Moammar Ghadafi’s death comes as just the most recent in a string of events putting the lie, conclusively, to the notion that Democrats are too weak, diplomatic, even-tempered, internationalist, or what-have-you to lead the American military. And every day the country survives without a terrorist attack counts as one more blow to the theory that Bush “kept us safe” because of, rather than in spite of, aggressive and quintessentially un-American tactics like torture. To their credit, Republicans seem to get it: throughout the series of increasingly hilarious Republican debates, I don’t think we’ve seen even one direct attack on Obama’s foreign policy from this angle — though it’s probably right to view the Palin/Romney argument that Obama doesn’t see America as an “exceptional” nation as some hybrid, taking the residuum of discredited national security talking points, mixing in a little bit of racism, and finishing it off with a layer of condescension.
Leave it to John Yoo then to explain how Obama is still — post-SEAL Team Six, the “war on pirates,” and the fall of Libya — an internationalist, UN sell-out. If only we’d attacked Libya sooner, and gone with a full-scale invasion, well the whole thing would’ve been over that much quicker!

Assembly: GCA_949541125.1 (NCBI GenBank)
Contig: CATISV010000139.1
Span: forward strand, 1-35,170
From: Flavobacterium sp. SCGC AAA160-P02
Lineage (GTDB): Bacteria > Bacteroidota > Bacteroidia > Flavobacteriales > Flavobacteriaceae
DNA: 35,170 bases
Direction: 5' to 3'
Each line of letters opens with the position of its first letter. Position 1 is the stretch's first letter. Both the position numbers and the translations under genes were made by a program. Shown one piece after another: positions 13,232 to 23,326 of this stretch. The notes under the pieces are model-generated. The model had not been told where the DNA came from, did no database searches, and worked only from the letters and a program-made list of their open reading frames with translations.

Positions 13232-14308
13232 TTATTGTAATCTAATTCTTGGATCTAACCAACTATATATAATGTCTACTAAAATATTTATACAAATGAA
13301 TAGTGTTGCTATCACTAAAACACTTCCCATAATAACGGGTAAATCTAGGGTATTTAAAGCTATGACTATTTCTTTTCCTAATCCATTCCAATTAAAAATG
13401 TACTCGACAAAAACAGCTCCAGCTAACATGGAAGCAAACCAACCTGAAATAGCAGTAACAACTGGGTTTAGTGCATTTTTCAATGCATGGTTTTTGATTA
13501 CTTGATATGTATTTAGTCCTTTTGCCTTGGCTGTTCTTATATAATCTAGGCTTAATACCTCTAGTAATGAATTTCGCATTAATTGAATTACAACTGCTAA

But Obama does not get full credit, I think, because he took so long to intervene. Recall that the U.S. intervened only after the U.N. Security Council approved intervention. Obama chose to wait until Qaddafi had driven the rebels into a last holdout in Benghazi. He chose to restrain our operations along the lines set out by the Security Council, which forbade ground troops. This prolonged the ouster of Qaddafi into a full-blown civil war and resulted in more disintegration of the nation’s institutions than was necessary. To the extent that it is harder to get a new government to stand up and to collect and control Libya’s arms, part of the blame must also go to Obama’s delay because of his undue sensitivity to foreign opinion and the U.N.
It’s hard to say where Yoo’s faith in the virtue of unilateralism comes from. Certainly not results. Even accounting for the obvious reality that Libya stood in a far different state of affairs than Afghanistan or Iraq — which prevents me from arguing that Libya could’ve served as a template for those conflicts — thanks to Obama, Democrats can claim something that Republicans lack in the modern era: a foreign policy victory. True, Bush’s war toppled Saddam Hussein. But the Iraq War drained the treasury, creating the very deficit that Republicans today whine about; resulted in a new Iraq that America must either continue to prop up, or permit to implode; and its base price is measured in American lives, not missiles. In Libya, America managed to do some good, at a marginal price tag, and despite Republican opposition at every step. Call Libya a small victory, sure; but already, that’s more than Republicans can claim.